A poet has no private life to speak of. He uses his feelings, which then, like acids, release meanings from his own and from others’ bodies, filtering out the essential materials from which he creates his poems, volatile non-existent objects. And then from all of that, something that reminds one of life.
The most primal principle of life is theatrical: the jellyfish in the fairylike-fatal underworld of the sea, the coconut periwigs in the Gothic fan-towers of palms, the fetid head of an embryo at the end of the umbilical cord, jasmine, horseradish, sicknesses: these are all theatrical, colorful, simulating and subterfuges. Not lies, just masks, mimics. That is what history is too; that is the darkest instinct of life. That and art. The darkest and also the loneliest.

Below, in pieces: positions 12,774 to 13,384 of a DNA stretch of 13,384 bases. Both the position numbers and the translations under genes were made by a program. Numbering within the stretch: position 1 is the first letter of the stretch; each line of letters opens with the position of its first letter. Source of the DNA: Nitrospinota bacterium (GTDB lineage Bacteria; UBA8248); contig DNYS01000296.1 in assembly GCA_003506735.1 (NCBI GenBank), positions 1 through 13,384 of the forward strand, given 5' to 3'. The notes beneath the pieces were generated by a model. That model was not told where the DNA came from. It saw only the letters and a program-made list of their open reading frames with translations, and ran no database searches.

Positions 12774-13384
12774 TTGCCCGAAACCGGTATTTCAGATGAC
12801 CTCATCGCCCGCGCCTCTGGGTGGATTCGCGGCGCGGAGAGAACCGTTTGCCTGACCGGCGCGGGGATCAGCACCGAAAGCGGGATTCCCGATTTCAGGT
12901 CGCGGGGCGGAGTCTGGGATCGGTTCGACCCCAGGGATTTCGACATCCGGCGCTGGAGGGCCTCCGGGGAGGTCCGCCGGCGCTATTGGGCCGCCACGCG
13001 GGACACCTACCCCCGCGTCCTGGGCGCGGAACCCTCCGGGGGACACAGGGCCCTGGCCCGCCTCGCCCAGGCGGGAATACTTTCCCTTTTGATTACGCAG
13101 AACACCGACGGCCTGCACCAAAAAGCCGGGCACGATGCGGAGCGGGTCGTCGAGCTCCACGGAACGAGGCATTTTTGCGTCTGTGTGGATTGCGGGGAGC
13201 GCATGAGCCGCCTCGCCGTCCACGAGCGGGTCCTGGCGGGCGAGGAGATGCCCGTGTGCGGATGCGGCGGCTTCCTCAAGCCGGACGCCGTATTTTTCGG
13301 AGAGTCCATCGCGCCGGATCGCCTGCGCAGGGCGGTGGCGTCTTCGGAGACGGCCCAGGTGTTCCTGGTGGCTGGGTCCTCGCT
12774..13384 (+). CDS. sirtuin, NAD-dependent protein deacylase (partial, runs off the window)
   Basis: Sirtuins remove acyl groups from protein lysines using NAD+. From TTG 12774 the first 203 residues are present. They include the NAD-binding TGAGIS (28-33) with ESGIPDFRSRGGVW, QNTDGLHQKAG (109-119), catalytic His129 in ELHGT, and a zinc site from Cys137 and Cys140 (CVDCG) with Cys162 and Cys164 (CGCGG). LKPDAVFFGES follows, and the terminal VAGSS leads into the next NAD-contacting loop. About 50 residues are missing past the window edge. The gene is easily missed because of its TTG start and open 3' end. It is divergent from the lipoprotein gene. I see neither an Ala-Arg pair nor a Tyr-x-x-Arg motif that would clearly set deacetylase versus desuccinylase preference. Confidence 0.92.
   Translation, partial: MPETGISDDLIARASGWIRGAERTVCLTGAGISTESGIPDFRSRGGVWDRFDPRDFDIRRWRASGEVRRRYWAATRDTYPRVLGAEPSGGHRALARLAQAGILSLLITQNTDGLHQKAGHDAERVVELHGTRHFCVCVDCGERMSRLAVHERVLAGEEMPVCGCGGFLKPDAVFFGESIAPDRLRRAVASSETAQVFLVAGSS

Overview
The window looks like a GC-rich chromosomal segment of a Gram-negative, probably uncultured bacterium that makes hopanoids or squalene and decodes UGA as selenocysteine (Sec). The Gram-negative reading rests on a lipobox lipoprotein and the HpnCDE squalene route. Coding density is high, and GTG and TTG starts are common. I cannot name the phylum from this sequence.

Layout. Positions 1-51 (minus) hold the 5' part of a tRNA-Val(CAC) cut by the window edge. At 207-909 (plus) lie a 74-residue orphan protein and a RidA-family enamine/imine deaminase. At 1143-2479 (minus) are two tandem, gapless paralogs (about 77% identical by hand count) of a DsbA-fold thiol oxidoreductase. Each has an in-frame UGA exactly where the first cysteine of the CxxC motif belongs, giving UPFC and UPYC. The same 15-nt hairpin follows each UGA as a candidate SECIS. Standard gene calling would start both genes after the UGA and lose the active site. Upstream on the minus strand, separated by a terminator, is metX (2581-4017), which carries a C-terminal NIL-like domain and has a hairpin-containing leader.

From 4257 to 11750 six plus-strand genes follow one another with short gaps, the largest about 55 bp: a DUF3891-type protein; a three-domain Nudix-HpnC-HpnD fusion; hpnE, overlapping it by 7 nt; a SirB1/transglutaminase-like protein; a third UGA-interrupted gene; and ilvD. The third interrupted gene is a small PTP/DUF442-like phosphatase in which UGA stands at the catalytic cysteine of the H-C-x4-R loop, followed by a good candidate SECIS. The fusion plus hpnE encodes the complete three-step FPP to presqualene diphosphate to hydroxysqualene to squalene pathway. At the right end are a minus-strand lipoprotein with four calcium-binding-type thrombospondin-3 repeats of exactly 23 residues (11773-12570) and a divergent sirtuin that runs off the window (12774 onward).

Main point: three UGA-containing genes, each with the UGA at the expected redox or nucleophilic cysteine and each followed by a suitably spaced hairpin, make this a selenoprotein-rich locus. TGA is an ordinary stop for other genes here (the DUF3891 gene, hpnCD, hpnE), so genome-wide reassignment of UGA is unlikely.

I produced a list of the six most popular basic themes to be found in lyrical poetry, ranking them, as I went along, in order of frequency. These were the candidates: 1. You are beautiful and I love you; 2. You don’t love me; 3. I don’t love you; 4. I am immortal; 5. Carpe diem; 6. The changes of the seasons.